President Trump has found yet another way to boil the political pot—dare we call it Trumpestuous—with the firing of FBI director James Comey. As expected, the termination of the FBI head has unleashed a firestorm of reaction among Democrats and Republicans.

Comey was speaking in Los Angeles Tuesday before an assembly of bureau employees when a television screen in the background began flashing the news of his firing. According to reports, Comey laughed at the news, believing it was some kind of joke. But it was no laughing matter later when he received the letter at his office in Washington, D.C.

The “Dear James” letter was a lot longer than Trump’s customary tweets, noting, “While I greatly appreciate you informing me, on three separate occasions, that I am not under investigation, I nevertheless concur with the judgment of the Department of Justice that you are not able to effectively lead the bureau.”

Like most of Trump’s actions, this one was equally disturbing and a flip-flop on a man who possibly helped him win the election. On several occasions Trump praised Comey for his investigation of Hillary Clinton’s server and the timing of the announcement to reopen the investigation of her emails on the eve of the election.

So, what gives? Is the president trying to hide something, such as his tax returns, or is this action just one more unconventional, irrational and unpredictable move by the nation’s leader?

Sen. Patrick Leahy (D-Vt.) and a member of the Senate Judiciary Committee didn’t mince words in his response to the firing. “The president’s action, and the way it has been handled, is shocking,” Leahy said in a press release. “No one should accept President Trump’s absurd justification that he is now concerned that FBI Director Comey treated Secretary Clinton unfairly.”

In Leahy’s opinion Trump’s explanation was a “fig leaf” seeking “to cover the undeniable truth:  the president has removed the sitting FBI director in the midst of one of the most critical national security investigations in the history of our country—one that implicates senior officials in the Trump campaign and administration.”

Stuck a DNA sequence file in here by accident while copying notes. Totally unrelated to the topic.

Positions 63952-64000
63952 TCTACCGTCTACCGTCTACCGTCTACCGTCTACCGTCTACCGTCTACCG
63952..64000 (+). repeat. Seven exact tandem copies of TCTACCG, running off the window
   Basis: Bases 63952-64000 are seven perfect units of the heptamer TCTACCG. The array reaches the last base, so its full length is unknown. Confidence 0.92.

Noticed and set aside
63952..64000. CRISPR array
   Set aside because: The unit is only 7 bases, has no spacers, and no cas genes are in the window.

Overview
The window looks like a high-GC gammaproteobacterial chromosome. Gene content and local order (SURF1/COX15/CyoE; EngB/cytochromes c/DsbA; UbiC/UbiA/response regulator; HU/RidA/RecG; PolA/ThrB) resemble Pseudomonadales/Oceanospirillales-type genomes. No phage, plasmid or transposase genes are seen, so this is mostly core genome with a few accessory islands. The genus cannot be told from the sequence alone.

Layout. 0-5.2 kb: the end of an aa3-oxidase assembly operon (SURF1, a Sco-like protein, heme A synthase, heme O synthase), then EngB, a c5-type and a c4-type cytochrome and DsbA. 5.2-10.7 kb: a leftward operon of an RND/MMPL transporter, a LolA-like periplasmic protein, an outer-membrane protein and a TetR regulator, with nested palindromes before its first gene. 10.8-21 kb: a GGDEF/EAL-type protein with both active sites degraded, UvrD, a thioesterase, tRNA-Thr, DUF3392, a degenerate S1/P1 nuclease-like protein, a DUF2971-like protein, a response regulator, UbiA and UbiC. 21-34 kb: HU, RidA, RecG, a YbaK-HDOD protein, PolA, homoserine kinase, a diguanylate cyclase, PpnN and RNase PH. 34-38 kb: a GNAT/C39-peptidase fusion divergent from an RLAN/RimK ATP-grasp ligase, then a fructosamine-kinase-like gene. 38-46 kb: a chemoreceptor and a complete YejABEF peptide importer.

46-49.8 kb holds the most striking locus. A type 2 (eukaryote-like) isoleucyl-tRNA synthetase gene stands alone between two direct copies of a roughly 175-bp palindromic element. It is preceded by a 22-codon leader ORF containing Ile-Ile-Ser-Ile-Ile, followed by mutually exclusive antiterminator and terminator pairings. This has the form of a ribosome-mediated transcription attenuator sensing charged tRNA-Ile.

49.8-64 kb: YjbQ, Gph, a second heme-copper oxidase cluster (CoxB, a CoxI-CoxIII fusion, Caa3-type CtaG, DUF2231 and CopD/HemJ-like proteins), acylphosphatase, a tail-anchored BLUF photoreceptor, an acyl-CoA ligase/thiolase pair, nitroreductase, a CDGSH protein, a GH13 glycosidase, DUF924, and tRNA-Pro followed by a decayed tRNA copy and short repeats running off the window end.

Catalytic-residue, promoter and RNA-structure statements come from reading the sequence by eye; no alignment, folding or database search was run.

Leahy cited the action as nothing less than “Nixonian,” recalling President Nixon’s firing of special prosecutor Archibald Cox in 1973 during the Watergate debacle. “Given that the attorney general supposedly recused himself from the Russia investigation, he should not have played any role in removing the lead investigator from his duties.  Deputy Attorney General [Rod] Rosenstein now has no choice but to appoint a special counsel.”

The suggestion that Trump was motivated by a possible cover up of his associates’ connections to the Russian government and their alleged involvement in the recent president election—none more damaging than Paul Manafort and Mike Flynn—has been voiced by many pundits and election officials, even some Republicans.

Sen. John McCain (R-Ariz.) was among those expressing disappointment in the firing. “While the president has the legal authority to remove the director of the FBI, I am disappointed in the president’s decision to remove James Comey from office,” McCain said. “James Comey is a man of honor and has led the FBI well in extraordinary circumstances.”

McCain believes the investigation will proceed because there are so many questions to be answered, including testimony from Flynn who didn’t last as long as Comey before he was terminated as national security head.

Even those on the far left voiced their disgust with the firing, feeling it was just another perilous step toward a fascist state. “Firing FBI director Comey is an ominous and dangerous move,” charged RefuseFascism, a group demanding an end to the Trump/Pence regime, “another in a succession of steps toward consolidating fascism.”

Comey is gone and what comes next—it’s rumored that Rudy Giuliani is on the list to replace him—may be even worse.